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Corruption Perception Index: Million-Dollar Ministers Perform Below Expectations

 

The Corruption Perception Index ranks 180 countries by their perceived levels of public sector corruption.

The 2021 CPI ranking puts Singapore at Number 4, below Denmark, Finland and New Zealand.

This, despite our nation’s leaders earning the highest ministerial salaries in the world – in the range of S$1 million and more a year.

Prime Minister Lee Hsien Loong earns an estimated S$2.2 million a year.

Even mayors in Singapore, whose roles have constantly been called into question for being redundant, take home about S$660,000 a year each, in addition to their S$192,500 annual allowance as Members of Parliament.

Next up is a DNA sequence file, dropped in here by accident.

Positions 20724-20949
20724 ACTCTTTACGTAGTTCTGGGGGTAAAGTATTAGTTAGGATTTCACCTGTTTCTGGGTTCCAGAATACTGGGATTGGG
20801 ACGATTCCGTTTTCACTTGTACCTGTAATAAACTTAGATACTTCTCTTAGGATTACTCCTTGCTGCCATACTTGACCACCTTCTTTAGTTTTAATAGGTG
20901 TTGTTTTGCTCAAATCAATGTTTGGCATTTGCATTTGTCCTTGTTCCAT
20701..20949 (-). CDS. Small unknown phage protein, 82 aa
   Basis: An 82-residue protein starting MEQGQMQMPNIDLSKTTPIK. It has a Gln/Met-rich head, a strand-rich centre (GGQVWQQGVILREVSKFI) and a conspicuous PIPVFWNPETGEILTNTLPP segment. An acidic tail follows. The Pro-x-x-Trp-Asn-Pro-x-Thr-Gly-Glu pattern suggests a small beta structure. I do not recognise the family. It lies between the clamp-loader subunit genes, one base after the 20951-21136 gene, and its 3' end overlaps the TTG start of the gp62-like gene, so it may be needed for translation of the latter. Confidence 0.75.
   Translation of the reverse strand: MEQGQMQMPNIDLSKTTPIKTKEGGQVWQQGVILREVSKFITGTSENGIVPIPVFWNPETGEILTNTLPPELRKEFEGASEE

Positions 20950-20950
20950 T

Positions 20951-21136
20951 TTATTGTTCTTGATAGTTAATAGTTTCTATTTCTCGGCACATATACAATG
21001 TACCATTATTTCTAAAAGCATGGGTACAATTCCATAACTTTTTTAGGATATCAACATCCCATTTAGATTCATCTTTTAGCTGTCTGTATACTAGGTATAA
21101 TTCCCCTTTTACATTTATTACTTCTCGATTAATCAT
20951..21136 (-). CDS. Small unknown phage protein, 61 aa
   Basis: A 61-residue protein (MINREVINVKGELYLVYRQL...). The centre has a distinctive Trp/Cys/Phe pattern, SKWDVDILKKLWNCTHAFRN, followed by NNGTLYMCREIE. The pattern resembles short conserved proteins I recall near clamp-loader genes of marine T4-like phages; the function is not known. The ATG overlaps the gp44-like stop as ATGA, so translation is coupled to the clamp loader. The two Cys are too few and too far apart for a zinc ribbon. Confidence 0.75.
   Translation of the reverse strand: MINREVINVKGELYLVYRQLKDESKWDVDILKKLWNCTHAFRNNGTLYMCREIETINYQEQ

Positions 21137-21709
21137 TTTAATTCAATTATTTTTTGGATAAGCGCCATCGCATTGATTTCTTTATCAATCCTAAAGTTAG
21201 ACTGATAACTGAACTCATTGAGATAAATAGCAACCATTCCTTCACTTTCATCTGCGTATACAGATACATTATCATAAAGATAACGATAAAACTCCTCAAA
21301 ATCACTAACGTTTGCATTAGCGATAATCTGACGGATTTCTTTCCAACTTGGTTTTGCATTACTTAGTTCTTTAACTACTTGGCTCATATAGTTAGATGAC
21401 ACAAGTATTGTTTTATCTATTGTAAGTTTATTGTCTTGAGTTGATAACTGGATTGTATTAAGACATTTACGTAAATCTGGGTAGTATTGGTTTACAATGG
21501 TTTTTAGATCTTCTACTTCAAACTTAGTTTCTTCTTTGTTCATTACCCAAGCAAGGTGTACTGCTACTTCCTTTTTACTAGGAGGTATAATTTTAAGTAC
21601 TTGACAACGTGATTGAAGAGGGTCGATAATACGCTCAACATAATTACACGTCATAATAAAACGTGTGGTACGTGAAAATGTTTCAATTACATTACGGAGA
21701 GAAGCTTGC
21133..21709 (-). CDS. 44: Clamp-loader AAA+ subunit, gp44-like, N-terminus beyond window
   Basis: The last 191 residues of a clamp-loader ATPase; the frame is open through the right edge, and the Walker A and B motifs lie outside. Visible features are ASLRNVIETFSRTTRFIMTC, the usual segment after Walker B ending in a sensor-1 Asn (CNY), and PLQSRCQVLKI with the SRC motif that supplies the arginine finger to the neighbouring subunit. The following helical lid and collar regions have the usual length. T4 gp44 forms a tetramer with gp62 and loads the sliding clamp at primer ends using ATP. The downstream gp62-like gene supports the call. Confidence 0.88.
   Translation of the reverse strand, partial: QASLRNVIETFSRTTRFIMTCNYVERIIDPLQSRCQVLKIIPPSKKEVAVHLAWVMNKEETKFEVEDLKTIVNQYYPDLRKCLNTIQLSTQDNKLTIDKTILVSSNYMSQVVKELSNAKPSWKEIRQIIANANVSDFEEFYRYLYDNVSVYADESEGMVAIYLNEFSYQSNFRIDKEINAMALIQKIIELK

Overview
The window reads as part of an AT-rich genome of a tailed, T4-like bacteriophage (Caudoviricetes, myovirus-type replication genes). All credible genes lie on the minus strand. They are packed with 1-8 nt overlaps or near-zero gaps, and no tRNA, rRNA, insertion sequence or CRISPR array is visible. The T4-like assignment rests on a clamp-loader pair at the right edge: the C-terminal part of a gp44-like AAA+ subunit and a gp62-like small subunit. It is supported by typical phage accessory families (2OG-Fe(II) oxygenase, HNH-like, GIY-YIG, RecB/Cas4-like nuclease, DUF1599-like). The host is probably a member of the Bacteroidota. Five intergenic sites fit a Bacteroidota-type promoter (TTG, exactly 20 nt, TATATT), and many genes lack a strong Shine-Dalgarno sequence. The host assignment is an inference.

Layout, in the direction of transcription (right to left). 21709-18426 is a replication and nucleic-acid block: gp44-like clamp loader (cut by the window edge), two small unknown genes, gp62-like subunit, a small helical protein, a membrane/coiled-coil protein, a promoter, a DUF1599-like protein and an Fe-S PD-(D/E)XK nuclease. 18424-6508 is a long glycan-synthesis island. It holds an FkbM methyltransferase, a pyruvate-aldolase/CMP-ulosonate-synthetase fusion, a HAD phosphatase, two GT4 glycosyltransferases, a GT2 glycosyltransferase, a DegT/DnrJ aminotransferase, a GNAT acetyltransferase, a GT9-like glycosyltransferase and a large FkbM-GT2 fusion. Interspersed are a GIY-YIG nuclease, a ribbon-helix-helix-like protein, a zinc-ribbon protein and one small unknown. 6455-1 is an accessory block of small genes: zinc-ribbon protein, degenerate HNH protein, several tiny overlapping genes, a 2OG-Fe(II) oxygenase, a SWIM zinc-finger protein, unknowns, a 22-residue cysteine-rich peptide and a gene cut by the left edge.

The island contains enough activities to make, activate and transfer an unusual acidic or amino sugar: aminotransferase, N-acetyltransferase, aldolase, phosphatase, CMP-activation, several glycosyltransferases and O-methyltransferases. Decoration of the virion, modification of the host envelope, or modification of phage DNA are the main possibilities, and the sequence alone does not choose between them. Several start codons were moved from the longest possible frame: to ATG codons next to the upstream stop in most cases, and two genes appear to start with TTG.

In comparison, New Zealand Prime Minister Jacinda Adern is paid about S$450,000 a year.

Danish Prime Minister Mette Frederiksen takes home an estimated S$300,000 a year.

The Singapore government has consistently stated over the years that it is neccesary for ministers to earn high salaries, as a hedge against corruption.

It comes as a shock then that Singapore does not rank top in the CPI despite the top-in-class salaries of the nation’s top public servants.

This is the first time that the CPI has offered a “comprehensive look at a decade of corruption, revealing which countries have improved, regressed or stagnated over the last 10 years”, according to Transparency International.

The non-governmental organisation noted that Singapore has a modernised economy, efficient bureaucracy and strong rule of law, which contributes to its success on the corruption front.

It added, however, that Singapore “continues to fall far behind on human rights such as freedom of expression and association, which means that any anti-corruption success is tied to the political will of the ruling elite and may not be sustainable.”

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